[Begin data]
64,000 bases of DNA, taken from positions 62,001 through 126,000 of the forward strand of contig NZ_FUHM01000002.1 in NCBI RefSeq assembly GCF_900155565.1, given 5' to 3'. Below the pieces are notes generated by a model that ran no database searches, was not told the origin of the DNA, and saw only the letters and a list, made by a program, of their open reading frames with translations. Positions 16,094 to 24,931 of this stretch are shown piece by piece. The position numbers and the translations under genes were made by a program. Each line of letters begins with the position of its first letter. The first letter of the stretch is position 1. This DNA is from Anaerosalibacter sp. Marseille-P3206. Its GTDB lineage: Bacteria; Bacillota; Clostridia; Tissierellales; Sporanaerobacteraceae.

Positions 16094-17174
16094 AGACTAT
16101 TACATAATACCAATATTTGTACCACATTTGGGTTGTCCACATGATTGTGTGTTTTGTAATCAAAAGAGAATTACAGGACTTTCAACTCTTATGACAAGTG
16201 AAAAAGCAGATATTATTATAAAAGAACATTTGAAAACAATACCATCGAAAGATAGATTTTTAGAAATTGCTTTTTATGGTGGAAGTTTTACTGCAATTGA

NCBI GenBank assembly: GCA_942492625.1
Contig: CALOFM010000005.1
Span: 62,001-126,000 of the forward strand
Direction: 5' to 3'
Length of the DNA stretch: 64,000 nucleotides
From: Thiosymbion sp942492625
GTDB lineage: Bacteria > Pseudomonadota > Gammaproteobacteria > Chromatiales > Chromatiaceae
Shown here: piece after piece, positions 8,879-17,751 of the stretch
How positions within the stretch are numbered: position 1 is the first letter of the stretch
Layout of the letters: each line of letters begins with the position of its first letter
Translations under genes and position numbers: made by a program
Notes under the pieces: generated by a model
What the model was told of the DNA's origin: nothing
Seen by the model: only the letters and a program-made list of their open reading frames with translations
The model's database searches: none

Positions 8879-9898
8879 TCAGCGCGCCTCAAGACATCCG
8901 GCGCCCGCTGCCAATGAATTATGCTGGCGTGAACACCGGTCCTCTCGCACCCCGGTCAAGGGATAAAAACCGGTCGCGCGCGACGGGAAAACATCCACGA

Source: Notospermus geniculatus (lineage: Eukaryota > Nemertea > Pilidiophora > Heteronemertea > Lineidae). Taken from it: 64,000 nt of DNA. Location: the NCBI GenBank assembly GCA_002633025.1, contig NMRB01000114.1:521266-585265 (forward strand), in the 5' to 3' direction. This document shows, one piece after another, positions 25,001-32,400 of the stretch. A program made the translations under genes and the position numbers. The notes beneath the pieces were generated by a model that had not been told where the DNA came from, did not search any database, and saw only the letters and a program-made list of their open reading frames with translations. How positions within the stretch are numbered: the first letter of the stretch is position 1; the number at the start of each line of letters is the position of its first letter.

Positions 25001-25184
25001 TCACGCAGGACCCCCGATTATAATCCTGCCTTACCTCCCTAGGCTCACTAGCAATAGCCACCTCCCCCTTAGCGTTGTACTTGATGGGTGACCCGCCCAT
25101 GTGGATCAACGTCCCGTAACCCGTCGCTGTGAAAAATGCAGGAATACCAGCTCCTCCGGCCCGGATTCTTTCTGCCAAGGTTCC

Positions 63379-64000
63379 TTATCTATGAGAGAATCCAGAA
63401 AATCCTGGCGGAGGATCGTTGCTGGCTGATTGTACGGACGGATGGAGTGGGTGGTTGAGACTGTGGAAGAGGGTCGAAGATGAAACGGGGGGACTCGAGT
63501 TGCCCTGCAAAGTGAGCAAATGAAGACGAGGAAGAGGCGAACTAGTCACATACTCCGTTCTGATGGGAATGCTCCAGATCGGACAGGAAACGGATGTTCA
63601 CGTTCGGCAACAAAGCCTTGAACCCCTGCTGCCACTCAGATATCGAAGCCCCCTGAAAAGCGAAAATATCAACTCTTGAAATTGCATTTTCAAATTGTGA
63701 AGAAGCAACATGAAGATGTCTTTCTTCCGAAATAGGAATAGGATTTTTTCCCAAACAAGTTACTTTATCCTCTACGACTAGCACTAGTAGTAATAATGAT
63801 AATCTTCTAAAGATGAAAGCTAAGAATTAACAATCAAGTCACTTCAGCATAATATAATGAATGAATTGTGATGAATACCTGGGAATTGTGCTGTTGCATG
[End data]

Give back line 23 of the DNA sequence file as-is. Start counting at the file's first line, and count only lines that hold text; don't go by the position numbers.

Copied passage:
8901 GCGCCCGCTGCCAATGAATTATGCTGGCGTGAACACCGGTCCTCTCGCACCCCGGTCAAGGGATAAAAACCGGTCGCGCGCGACGGGAAAACATCCACGA